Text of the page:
Example:If you chose "putting laundry in the basket" for example, schedule it around bedtime or bath time. Be sure to put the basket exactly where you want to keep it- putting the basket in the area they want it will work in the short term- then if you put it where you want it months from now... they will just drop the clothes where it used to be!

Do you have a visual cue system such as PECS? If so, find the most appropriate cue and add it to their bath time chart.

Do you have a daily schedule? Add it in!

Another way to help visually is to find clipart, and print out a picture that can act as a visual cue. Put a piece of clear packaing tape over it to "laminate" it if you do not have a laminator and stick it to the item in question (a picture of clothes on the laundry basket, water near the dog bowl,etc) be sure to refer your child to those images as they do the chores.

Make sure to work all three in to the routine every day! Once they master these skills you can add in the more challenging chores! If they have already mastered the above chores, keep reading below, they become more challenging toward the bottom.

STEP 3 - The hard part- Introduce the new chores to your child!

The first few days are the worst so don't do this on a day that you can't handle the tantrums!

When they wake up, do your normal routine which hopefully involves looking at their schedule. Point out the new additions in the schedule. Try to sound excited about it! (Please do not say things like "since you always make a mess, today you are going to have to clean it up".. etc) Try something along the lines of " Today we will put the laundry in the basket! It will be fun and you could win(insert prize here)!!!!"

When it comes time to actually do it, try it verbally and point at a visual cue. If they do not understand, demonstrate. If they say no... try hand-over-hand.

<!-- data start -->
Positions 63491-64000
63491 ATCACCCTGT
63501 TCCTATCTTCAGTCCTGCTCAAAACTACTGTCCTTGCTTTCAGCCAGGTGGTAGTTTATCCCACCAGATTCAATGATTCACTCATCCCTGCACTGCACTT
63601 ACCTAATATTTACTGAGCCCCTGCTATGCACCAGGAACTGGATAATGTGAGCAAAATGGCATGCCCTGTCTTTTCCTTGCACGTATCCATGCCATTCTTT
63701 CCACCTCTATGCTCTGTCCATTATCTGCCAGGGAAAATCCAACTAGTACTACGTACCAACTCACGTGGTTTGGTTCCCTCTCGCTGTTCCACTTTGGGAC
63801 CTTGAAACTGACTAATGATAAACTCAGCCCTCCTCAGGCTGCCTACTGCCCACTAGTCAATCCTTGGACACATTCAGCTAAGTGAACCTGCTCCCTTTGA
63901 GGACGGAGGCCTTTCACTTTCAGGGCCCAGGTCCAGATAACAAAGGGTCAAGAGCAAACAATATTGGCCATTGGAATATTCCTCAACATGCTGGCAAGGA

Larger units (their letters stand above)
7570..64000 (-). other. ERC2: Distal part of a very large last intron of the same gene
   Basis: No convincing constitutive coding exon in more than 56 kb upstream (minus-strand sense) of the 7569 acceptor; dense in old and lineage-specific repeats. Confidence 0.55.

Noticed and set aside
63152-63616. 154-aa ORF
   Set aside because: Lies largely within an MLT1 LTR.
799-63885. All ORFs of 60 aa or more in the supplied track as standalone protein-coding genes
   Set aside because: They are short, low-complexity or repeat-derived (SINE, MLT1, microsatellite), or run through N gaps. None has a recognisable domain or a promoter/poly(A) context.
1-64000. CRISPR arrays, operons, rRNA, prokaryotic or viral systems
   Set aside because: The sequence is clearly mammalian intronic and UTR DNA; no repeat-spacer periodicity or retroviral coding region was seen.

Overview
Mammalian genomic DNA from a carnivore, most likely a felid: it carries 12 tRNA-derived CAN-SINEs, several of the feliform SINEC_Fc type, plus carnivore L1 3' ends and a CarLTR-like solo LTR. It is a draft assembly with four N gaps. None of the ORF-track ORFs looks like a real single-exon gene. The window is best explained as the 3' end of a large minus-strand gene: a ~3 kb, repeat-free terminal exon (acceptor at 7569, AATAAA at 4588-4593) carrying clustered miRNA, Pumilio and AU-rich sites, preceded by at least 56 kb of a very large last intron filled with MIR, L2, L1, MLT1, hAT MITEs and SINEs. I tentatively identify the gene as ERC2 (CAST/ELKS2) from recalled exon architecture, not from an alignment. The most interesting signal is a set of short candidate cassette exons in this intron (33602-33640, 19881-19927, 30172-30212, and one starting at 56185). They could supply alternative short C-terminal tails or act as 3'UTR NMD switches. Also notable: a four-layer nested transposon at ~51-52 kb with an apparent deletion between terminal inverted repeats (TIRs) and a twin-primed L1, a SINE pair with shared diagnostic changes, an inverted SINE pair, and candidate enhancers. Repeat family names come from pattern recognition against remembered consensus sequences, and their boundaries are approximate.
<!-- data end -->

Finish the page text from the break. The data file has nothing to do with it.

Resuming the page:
Hand-over-hand really is just what it says. A few simple rules go with it.

Try to be beside or behind them so that they have a clear line of sight to their own hand.

gently but firmly place your hand on theirs, move their hand to the item in question.

Help them pick it up with that hand- if they don't close their fingers you can help with that part the first few times by grabbing the item yourself- they must be touching it though.

Move their hand with the item where you want it to be. If it is an action like wiping, do the action with them.

When they are doing it on their own, let go and praise! Give a reward when the task is complete!

DO NOT repeat a task like putting away by removing the items and doing it again. Find another item that goes in the same place or wait for the next opportunity. Kids with ASD often will interpret that as how it is really done- Example: the laundry basket- if you put it in, then take it out and put it in and take it out... they will think they are supposed to do exactly that!

*Often, kids with ASD will not do it on their own the first few times, it may take a lot of hand-over-hand to complete the task.

The Most Important Thing about Hand-Over-Hand

*DO NOT FORCE THEIR HAND- GUIDE IT.

If you have a firm grip and they twist hard, let go, try again in a minute.

If you are NOT trained in gentle restraint, and do not have a professional with you back off if they become violent. You may harm them in trying to force them or restrain them.

Keep trying, just wait until they are calm to do so!

There are a few chores that are OFF limits in our home until my son is at least 16 years old

Picking up doggy poo

Mowing

(even at 16 I doubt I will let him mow)

Hedge trimming

Anything with a power tool really!

They have enough to worry about it- I'll handle the house

They have enough to worry about it- I'll handle the house

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  • Chocolate Pickney 5 years ago from Jamaica

    Great Idea, I think I have a few years to go consider my daughter just turned 3 yrs old

  • Keeah 5 years ago

    Chores help them develop self sufficiency and also can give their parents some down time once they've learned. I'm an Instructor Therapist and my pat answer to exhausted parents is "your son is old enough to learn how to do that"

  • anonymous 5 years ago

    goodness yes. not just selfesteem, but also understanding responsibilities, and the value of at least putting in the effort/trying. doing chores helps with general life skills as well as motor skills and a little problem solving skill involved as well depending on the chore in question. while it is NICE of the adult/parent to say he/she will take care of the house, in the long run the adult/parent is not letting the child grow as an individual. (Kind of like when a baby is learning to crawl, he has to try to even struggle before he gets it - you can't carry him everywhere)